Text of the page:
The worst-case scenario would occur during a year of above-normal precipitation and annual grass production without livestock grazing to reduce ground fuels. A wind-driven fire would be carried through grass since most brush is widely spaced and less than one foot high. Flame lengths of four to six feet with rates of spread of approximately 2,000 to 4,000 feet per hour would be expected.
There is a low potential for fire ignition due to sparse fuels within and around the community. The primary risk is from off-road vehicle usage.
The site assessment carried out by the BLM Battle Mountain Field Office in October of 2002 reports that Hadley is a fire safe community requiring no special fuel reduction treatments. The report cites flat topography and insufficient fuels to carry fire into the community. A golf course in the northeast section of the community and roads on all sides of community are also reported to constitute effective fire barriers.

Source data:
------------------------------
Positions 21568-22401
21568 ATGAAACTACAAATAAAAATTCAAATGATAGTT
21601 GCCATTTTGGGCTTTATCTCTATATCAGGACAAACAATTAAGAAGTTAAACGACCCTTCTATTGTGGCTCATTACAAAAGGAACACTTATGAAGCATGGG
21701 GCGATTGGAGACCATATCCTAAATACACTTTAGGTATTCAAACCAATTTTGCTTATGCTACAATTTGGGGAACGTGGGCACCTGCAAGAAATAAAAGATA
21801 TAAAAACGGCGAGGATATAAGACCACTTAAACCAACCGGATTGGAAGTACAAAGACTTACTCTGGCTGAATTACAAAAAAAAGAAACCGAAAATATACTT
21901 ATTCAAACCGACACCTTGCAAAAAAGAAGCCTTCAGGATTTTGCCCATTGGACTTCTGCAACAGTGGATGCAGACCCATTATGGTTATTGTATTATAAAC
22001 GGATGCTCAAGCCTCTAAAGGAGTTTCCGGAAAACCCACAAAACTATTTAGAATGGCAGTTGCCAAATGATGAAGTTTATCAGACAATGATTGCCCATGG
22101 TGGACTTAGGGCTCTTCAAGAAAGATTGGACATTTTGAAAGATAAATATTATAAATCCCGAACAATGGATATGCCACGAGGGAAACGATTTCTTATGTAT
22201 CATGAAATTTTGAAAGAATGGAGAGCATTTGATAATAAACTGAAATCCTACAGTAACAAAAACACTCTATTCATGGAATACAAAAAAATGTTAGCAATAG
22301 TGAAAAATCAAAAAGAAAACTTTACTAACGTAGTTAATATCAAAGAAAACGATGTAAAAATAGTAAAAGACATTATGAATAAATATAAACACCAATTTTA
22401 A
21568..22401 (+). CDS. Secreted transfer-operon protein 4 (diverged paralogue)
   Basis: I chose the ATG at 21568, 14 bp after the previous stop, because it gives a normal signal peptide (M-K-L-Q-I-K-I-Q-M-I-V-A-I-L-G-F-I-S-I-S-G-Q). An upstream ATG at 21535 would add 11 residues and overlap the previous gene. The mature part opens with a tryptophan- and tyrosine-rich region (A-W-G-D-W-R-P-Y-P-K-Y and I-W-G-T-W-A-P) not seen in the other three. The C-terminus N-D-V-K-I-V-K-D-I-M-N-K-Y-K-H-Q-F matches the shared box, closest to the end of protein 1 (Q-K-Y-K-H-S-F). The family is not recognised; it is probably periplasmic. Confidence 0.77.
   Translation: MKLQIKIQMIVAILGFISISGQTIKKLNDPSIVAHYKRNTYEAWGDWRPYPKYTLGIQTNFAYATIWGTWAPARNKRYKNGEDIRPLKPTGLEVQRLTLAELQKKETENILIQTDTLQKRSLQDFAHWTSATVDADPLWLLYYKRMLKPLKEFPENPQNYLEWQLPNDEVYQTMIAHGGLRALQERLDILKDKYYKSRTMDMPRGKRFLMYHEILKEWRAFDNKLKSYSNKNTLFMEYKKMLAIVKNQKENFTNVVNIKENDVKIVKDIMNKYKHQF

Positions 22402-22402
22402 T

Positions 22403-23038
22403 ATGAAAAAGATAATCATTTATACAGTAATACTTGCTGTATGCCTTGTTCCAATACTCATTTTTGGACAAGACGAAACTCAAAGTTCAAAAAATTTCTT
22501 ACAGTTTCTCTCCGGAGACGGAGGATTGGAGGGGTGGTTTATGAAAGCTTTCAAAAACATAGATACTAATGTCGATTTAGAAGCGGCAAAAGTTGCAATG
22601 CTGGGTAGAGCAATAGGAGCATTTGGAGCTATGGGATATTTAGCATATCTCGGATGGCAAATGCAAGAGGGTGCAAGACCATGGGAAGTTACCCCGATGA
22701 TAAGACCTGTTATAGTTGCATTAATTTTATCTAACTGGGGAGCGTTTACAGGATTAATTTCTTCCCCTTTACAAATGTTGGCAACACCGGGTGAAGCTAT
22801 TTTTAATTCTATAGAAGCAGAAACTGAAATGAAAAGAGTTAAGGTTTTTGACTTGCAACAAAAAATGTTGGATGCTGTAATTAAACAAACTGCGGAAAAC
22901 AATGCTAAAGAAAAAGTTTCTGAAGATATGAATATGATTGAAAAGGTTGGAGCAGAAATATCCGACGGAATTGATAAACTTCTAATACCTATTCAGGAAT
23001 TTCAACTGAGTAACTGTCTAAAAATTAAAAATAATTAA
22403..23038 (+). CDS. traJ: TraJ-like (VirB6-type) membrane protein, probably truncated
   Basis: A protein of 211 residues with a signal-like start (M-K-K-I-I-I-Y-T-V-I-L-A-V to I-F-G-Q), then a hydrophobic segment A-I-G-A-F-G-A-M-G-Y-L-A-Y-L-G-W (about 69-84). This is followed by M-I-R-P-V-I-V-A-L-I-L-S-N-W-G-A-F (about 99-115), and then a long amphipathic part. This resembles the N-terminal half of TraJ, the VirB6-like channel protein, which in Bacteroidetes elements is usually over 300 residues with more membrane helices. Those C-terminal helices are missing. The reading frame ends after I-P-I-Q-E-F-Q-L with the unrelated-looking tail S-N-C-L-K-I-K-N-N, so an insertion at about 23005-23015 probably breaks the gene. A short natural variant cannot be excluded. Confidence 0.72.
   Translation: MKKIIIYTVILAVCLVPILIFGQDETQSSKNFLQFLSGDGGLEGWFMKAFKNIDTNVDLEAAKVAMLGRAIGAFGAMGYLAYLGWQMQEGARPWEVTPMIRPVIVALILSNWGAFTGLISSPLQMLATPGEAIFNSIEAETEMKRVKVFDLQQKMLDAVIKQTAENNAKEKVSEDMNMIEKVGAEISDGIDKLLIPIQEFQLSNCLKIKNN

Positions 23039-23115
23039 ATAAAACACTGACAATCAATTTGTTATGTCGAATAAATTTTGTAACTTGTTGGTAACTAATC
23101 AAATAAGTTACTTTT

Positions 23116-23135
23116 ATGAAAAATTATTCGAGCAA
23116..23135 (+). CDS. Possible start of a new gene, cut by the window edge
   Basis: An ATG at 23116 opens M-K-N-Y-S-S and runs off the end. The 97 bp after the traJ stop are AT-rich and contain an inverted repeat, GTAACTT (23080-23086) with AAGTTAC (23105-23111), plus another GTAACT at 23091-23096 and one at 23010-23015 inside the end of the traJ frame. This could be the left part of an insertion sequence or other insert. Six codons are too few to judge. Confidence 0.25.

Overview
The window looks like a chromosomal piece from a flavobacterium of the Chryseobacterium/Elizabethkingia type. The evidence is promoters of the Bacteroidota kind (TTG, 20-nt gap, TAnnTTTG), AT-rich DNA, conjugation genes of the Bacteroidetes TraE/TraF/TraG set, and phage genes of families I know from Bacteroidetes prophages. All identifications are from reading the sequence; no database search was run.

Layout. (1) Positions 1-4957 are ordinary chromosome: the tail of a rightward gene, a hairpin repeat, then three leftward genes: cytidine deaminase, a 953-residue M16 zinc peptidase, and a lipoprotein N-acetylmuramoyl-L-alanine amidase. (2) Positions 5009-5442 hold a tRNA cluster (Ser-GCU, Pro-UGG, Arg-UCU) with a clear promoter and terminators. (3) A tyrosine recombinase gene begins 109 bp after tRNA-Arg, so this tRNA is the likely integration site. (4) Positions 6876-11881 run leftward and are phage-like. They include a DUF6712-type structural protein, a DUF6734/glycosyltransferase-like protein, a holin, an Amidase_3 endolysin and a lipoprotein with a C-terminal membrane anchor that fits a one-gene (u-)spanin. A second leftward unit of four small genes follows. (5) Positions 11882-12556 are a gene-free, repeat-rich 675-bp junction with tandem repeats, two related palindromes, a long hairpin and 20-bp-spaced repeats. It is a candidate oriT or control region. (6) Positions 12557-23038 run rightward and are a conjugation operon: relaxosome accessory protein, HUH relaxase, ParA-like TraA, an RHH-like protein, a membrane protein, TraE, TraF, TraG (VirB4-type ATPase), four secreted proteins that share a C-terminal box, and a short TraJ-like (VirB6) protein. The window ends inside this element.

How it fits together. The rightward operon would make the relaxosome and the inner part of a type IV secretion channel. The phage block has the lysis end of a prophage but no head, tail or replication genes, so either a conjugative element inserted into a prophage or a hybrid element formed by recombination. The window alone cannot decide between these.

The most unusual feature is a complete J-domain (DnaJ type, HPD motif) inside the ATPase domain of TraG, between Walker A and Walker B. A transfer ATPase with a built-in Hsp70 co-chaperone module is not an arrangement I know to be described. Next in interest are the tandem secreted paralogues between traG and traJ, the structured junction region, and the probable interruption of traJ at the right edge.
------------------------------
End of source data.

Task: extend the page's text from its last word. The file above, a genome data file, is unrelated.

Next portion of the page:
The Hadley risk and hazard reduction recommendations address the primary concern regarding training, communication, and public education.
Maintain the already good defensible space conditions established around Hadley.
Resources and training for wildfire is a safety issue for firefighters as well as the community.
Hadley (Round Mountain) Suppression Resources
Hadley (Round Mountain) Wildfire Hazard Rating Summary